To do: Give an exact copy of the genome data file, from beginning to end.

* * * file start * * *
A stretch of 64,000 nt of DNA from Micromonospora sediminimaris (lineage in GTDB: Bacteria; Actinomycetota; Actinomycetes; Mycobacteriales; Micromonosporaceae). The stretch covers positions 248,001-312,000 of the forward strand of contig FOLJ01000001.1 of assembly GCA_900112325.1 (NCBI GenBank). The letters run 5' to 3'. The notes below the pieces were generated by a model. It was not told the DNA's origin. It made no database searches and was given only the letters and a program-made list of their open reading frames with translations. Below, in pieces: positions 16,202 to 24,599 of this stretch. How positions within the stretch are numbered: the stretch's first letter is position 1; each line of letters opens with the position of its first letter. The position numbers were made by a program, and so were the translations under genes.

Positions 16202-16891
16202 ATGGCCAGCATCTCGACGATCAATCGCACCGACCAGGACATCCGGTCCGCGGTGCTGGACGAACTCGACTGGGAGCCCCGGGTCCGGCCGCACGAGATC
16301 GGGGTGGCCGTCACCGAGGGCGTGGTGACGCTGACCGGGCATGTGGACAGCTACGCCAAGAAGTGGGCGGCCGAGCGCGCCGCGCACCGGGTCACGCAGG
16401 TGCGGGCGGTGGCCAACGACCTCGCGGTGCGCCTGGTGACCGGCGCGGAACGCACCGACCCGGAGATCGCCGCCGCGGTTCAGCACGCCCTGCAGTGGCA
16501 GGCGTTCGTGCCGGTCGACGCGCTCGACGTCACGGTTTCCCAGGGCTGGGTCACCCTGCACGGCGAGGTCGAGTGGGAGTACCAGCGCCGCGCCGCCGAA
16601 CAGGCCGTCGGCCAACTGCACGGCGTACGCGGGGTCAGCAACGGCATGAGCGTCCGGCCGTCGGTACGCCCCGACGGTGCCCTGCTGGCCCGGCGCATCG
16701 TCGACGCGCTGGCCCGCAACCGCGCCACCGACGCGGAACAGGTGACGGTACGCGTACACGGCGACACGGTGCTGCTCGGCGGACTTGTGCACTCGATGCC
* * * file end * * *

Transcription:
A stretch of 64,000 nt of DNA from Micromonospora sediminimaris (lineage in GTDB: Bacteria; Actinomycetota; Actinomycetes; Mycobacteriales; Micromonosporaceae). The stretch covers positions 248,001-312,000 of the forward strand of contig FOLJ01000001.1 of assembly GCA_900112325.1 (NCBI GenBank). The letters run 5' to 3'. The notes below the pieces were generated by a model. It was not told the DNA's origin. It made no database searches and was given only the letters and a program-made list of their open reading frames with translations. Below, in pieces: positions 16,202 to 24,599 of this stretch. How positions within the stretch are numbered: the stretch's first letter is position 1; each line of letters opens with the position of its first letter. The position numbers were made by a program, and so were the translations under genes.

Positions 16202-16891
16202 ATGGCCAGCATCTCGACGATCAATCGCACCGACCAGGACATCCGGTCCGCGGTGCTGGACGAACTCGACTGGGAGCCCCGGGTCCGGCCGCACGAGATC
16301 GGGGTGGCCGTCACCGAGGGCGTGGTGACGCTGACCGGGCATGTGGACAGCTACGCCAAGAAGTGGGCGGCCGAGCGCGCCGCGCACCGGGTCACGCAGG
16401 TGCGGGCGGTGGCCAACGACCTCGCGGTGCGCCTGGTGACCGGCGCGGAACGCACCGACCCGGAGATCGCCGCCGCGGTTCAGCACGCCCTGCAGTGGCA
16501 GGCGTTCGTGCCGGTCGACGCGCTCGACGTCACGGTTTCCCAGGGCTGGGTCACCCTGCACGGCGAGGTCGAGTGGGAGTACCAGCGCCGCGCCGCCGAA
16601 CAGGCCGTCGGCCAACTGCACGGCGTACGCGGGGTCAGCAACGGCATGAGCGTCCGGCCGTCGGTACGCCCCGACGGTGCCCTGCTGGCCCGGCGCATCG
16701 TCGACGCGCTGGCCCGCAACCGCGCCACCGACGCGGAACAGGTGACGGTACGCGTACACGGCGACACGGTGCTGCTCGGCGGACTTGTGCACTCGATGCC